Ajay K. Nooka, MBBS, Relapsed or Refractory Multiple Myeloma: Efficacy and Safety Data for Elranatamab
2023 ASCO Annual Meeting
Ajay K. Nooka, MBBS, of Winship Cancer Center of Emory University, discusses findings from a pooled analysis of MagnetisMM studies. The data showed that, in patients with relapsed or refractory multiple myeloma who have not yet been treated with B-cell maturation antigen–directed therapies, elranatamab was efficacious and well tolerated.
Catherine C. Coombs, MD, of the University of California, Irvine, discusses prolonged pirtobrutinib therapy, which continues to demonstrate a safety profile amenable to long-term administration at the recommended dose without evidence of new or worsening toxicity signals. The safety and tolerability observed in patients on therapy for 12 months or more were similar to previously published safety analyses of all patients enrolled, regardless of follow-up (Abstract 7513).
Cathy Eng, MD, of Vanderbilt-Ingram Cancer Center, and Thejus Jayakrishnan, MD, of the Cleveland Clinic Taussig Cancer Institute, discuss significant differences in the citrate cycle, a core pathway of cellular metabolism associated with colorectal cancer. Metabolomic differences impacted by environmental exposures (arginine biosynthesis and dietary red meat) were also noted, suggesting possible links with younger age of onset in this disease (Abstract 3510).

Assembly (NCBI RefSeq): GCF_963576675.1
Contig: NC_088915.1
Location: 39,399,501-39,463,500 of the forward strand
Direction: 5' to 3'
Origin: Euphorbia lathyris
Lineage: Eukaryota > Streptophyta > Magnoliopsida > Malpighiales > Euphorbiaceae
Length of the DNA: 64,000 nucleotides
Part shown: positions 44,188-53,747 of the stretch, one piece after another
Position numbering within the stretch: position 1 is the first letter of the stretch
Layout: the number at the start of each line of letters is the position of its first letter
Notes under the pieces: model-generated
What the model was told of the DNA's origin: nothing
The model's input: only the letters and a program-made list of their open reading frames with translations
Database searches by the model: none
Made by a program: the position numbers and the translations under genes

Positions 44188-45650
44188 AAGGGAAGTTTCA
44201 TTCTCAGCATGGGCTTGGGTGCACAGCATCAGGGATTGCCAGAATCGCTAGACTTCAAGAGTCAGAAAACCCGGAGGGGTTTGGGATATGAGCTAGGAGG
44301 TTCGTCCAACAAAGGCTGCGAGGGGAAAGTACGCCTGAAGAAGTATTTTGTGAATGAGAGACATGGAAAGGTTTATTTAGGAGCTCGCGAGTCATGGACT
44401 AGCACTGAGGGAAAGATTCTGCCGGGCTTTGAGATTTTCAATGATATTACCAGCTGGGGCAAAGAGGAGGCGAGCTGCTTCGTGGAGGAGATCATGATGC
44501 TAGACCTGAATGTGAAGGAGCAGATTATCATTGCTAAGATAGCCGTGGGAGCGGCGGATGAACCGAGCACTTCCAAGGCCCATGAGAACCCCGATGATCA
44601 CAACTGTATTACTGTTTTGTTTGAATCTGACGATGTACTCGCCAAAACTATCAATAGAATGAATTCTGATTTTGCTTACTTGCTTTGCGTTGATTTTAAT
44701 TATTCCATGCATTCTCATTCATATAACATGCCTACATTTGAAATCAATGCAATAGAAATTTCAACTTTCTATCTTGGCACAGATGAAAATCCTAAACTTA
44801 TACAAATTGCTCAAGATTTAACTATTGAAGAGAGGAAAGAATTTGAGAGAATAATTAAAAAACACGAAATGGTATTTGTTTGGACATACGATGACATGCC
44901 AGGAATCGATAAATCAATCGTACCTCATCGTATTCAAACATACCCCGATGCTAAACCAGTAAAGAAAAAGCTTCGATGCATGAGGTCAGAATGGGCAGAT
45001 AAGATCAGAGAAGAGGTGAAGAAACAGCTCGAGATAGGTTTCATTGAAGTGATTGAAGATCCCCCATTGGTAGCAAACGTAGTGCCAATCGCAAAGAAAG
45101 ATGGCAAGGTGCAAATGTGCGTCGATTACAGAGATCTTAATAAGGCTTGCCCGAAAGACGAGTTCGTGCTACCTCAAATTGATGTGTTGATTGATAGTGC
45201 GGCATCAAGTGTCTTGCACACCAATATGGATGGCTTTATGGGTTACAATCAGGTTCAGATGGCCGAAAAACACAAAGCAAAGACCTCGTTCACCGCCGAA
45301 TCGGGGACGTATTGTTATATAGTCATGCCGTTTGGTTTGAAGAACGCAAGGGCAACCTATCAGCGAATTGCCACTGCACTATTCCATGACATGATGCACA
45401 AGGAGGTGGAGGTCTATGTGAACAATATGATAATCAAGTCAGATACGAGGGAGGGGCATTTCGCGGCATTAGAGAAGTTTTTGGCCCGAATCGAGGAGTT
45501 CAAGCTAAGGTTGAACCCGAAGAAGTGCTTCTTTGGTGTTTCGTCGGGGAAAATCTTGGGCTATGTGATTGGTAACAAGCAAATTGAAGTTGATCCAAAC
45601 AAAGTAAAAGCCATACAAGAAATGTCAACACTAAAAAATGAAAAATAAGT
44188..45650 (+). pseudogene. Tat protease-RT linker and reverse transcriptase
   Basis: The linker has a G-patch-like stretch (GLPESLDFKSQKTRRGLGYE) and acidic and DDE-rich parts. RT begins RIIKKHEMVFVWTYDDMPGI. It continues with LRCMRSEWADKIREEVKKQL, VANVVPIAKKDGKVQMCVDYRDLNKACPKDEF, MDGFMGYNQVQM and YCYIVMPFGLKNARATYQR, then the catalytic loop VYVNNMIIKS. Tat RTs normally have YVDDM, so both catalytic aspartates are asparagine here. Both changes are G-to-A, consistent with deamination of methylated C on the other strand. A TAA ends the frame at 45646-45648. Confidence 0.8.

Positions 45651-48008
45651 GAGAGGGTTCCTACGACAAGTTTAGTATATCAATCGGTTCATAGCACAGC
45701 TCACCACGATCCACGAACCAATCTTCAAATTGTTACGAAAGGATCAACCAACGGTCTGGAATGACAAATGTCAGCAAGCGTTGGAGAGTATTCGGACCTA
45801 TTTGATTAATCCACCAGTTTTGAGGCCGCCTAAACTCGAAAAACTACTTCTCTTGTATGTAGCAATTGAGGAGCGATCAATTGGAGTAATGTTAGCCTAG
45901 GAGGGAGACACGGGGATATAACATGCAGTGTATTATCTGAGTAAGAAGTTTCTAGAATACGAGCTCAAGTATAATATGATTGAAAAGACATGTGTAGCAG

Aaron T. Gerds, MD, of Cleveland Clinic Taussig Cancer Institute, talks about treating the anemia many patients with myelofibrosis experience because of JAK inhibitor therapy. The ACE-536-MF-001 study showed that luspatercept improved anemia and transfusion burden in this population, with a safety profile consistent with that in previous studies (Abstract 7016).
Ajay K. Nooka, MBBS, of Winship Cancer Center of Emory University, discusses phase II findings showing that, in patients with high-risk myeloma, maintenance therapy with carfilzomib, pomalidomide, and dexamethasone deepened responses. Measurable residual disease negativity was attained in 80% of patients.
Narjust Florez, MD, of Dana-Farber Cancer Institute, and Ticiana Leal, MD, of Winship Cancer Institute of Emory University, discuss the use of tumor treating fields therapy, in which electric fields disrupt processes critical for cancer cell viability. Already approved by the FDA to treat glioblastoma and mesothelioma, the treatment has extended overall survival in this phase III study of patients with metastatic non–small cell lung cancer (NSCLC) with progression on or after platinum-based chemotherapy, without exacerbating systemic toxicities (Abstract LBA9005).